Back in the day, celebrity hairstylists would allegedly use eyeshadow to cover up their clients’ scalps so their hair looked thicker on the red carpet. Today, there are products made for exactly that. Hair powders usually contain pigment and fibers to help conceal scalp so thinning hair looks fuller. 

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Hair Transplant Surgery for Advanced Hair Loss

While surgery might seem major, it can be helpful when other hair loss treatments just don’t do the trick. Hair transplant surgery involves transplanting individual follicles of hair from one location to another. If you’re interested in this option, our guide to hair transplants for women will give you more details on all you need to know. 

Lifestyle Habits for Healthy Hair

Healthy hair is part genetics, part environmental and lifestyle factors. Using the right hair care products, giving those strands a little TLC and ensuring you eat a healthy diet are important for getting a lush head of hair. Some things you can do include:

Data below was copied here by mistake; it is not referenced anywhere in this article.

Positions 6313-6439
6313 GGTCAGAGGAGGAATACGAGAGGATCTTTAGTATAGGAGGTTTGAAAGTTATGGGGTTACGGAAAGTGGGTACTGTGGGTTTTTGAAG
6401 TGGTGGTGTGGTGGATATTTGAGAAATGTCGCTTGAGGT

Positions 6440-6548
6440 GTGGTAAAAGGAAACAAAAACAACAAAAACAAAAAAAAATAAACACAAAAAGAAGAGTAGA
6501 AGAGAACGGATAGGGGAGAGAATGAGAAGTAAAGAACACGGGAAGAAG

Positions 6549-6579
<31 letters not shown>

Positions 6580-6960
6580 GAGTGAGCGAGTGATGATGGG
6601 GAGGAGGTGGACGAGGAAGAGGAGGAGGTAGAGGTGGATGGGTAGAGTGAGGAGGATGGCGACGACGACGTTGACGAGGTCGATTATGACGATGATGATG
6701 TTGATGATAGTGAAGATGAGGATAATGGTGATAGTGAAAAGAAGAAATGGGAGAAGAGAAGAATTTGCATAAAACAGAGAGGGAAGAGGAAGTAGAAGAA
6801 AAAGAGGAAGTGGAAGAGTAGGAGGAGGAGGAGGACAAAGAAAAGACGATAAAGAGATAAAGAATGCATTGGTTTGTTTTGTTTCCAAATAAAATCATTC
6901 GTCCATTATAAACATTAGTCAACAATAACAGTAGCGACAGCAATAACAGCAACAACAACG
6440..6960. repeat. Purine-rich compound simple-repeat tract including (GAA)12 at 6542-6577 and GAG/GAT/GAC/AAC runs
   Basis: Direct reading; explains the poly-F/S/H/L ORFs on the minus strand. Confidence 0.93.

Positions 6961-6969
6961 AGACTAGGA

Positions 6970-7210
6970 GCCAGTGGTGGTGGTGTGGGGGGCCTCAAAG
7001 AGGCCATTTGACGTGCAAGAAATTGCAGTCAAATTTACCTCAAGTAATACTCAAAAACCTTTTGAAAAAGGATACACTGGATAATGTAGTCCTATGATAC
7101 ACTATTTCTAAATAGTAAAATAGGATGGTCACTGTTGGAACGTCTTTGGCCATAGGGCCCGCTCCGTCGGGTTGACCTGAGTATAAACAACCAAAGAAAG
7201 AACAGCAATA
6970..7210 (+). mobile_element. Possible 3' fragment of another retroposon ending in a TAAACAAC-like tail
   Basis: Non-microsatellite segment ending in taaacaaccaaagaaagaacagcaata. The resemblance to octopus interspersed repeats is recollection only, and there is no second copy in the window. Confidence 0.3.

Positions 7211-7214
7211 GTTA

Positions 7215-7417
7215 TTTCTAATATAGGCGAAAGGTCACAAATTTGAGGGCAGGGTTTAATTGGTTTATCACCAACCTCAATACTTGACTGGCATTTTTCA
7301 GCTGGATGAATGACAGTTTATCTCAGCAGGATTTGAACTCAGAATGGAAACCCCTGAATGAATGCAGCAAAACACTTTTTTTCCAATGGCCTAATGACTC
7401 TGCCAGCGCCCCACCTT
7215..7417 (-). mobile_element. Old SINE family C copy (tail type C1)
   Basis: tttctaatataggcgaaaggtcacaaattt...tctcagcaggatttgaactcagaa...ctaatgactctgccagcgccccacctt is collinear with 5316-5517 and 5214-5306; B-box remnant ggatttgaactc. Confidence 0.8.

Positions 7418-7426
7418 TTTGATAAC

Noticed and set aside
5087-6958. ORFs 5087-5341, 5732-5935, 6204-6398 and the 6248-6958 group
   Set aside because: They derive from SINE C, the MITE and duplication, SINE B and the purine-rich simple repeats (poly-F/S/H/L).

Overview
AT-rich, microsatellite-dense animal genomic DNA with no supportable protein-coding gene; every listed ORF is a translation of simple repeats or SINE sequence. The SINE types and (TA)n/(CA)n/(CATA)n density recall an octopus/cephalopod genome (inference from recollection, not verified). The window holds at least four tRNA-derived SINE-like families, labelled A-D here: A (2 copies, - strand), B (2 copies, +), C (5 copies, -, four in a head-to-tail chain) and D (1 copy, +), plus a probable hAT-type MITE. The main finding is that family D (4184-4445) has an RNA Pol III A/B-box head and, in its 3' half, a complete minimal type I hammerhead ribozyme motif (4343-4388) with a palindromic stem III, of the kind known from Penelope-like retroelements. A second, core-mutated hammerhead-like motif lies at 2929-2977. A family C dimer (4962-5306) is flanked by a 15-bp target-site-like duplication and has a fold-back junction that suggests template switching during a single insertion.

• Eat a balanced, healthy diet rich in vitamins, minerals and other nutrients. If you think you may have a nutritional deficiency, try a supplement like our multivitamin gummies to help round things out.

  • Use a shampoo that will add volume and wash away excess sebum, which can lead to scalp issues. Healthy hair starts at the root (sorry, we had to!). If you want to learn more about proper scalp care, this guide will give you more tips. 

  • When you blow dry your hair, use the lowest heat setting and continuously move your hair dryer to avoid damaging your hair. Learn more about how to get stronger hair in our comprehensive guide. 

  • Detangle hair gently, and avoid yanking a brush aggressively through your strands. Instead, slowly brush through and avoid pulling on the hair roots. 

  • Stick to looser styles that put less pulling pressure on your hair follicles. 

  • Avoid using hair straighteners, curling irons, hot combs or other products that apply heat directly to your hair shaft.

  • If you smoke, try to stop. Smoking can damage your hair’s DNA and contribute to hair loss.

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Treating Your Wide Hair Part: What to Expect

While a wider part can feel alarming, there are definite steps you can take to help narrow the gap. And TBH, treating hair loss is probably easier than dating for some. But here’s what you should take away from this:

  • Figure out the root cause. Whether it’s stress-related hair loss or androgenic alopecia, knowing what you’re dealing with will help you figure out the best hair loss treatment. Which brings us to…